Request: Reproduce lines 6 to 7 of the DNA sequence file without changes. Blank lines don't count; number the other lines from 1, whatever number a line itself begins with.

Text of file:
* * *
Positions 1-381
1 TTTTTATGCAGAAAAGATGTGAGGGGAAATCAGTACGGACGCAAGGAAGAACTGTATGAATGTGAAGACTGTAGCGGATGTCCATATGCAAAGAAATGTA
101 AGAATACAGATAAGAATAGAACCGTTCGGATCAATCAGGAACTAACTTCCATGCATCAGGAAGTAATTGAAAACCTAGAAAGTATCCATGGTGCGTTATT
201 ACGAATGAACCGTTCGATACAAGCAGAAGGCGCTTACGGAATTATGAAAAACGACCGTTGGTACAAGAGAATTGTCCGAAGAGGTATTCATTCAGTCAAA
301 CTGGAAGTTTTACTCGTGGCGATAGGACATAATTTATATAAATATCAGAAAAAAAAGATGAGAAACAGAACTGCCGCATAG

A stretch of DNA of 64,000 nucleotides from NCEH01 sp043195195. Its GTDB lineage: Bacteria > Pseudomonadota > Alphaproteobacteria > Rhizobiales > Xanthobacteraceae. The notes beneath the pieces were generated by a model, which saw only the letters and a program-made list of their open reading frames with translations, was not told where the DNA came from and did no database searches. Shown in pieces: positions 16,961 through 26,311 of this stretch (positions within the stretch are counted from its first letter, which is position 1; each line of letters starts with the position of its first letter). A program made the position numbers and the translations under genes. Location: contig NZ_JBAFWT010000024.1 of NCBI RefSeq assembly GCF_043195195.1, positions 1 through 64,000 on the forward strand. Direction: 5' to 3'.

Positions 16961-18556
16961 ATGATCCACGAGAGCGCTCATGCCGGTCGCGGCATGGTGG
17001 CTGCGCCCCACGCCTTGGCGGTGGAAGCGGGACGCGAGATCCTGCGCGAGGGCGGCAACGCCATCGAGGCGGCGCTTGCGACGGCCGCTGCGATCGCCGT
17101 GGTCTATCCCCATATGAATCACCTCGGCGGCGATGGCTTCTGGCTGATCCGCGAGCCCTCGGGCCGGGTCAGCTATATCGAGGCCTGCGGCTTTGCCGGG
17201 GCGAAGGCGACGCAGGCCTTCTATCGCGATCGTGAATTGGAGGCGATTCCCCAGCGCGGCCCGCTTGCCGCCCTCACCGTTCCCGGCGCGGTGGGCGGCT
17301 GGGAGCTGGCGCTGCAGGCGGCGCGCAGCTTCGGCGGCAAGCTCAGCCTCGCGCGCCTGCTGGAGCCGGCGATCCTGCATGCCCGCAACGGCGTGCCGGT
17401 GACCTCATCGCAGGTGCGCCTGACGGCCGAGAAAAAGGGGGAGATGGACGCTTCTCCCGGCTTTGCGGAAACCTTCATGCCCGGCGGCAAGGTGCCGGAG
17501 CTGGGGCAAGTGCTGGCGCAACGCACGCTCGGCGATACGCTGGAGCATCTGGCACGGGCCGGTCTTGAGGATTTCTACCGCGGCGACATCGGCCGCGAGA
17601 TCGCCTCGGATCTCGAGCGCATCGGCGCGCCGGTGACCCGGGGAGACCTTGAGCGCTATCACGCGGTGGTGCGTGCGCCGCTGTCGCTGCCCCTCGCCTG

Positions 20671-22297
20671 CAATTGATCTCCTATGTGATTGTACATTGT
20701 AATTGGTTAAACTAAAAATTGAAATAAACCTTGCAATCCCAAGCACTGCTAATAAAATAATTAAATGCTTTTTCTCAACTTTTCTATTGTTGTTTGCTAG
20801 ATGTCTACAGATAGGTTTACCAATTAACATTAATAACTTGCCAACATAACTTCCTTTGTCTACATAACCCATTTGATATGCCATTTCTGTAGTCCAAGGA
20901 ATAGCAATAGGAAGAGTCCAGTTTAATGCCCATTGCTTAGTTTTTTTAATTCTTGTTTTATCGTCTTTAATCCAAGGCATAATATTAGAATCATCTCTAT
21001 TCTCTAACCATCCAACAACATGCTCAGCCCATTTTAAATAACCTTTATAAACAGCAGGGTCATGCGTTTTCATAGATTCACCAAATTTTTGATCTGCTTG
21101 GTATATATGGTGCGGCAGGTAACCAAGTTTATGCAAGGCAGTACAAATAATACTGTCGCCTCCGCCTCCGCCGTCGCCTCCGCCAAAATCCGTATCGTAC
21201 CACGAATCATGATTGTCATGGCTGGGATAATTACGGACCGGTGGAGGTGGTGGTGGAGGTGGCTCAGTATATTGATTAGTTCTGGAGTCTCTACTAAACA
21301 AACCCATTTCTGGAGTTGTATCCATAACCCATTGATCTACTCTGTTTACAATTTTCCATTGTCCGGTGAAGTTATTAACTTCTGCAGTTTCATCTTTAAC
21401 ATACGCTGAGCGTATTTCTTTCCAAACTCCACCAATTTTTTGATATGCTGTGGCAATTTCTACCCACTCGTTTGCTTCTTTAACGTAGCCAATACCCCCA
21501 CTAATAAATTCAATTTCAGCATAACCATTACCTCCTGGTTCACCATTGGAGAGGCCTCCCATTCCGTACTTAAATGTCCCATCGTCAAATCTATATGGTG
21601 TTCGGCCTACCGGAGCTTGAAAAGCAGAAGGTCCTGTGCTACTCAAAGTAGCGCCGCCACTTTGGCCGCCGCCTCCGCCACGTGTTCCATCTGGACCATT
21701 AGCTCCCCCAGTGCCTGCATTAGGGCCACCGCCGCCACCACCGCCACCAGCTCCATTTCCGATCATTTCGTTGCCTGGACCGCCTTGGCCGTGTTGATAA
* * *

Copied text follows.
A stretch of DNA of 64,000 nucleotides from NCEH01 sp043195195. Its GTDB lineage: Bacteria > Pseudomonadota > Alphaproteobacteria > Rhizobiales > Xanthobacteraceae. The notes beneath the pieces were generated by a model, which saw only the letters and a program-made list of their open reading frames with translations, was not told where the DNA came from and did no database searches. Shown in pieces: positions 16,961 through 26,311 of this stretch (positions within the stretch are counted from its first letter, which is position 1; each line of letters starts with the position of its first letter). A program made the position numbers and the translations under genes. Location: contig NZ_JBAFWT010000024.1 of NCBI RefSeq assembly GCF_043195195.1, positions 1 through 64,000 on the forward strand. Direction: 5' to 3'.

Positions 16961-18556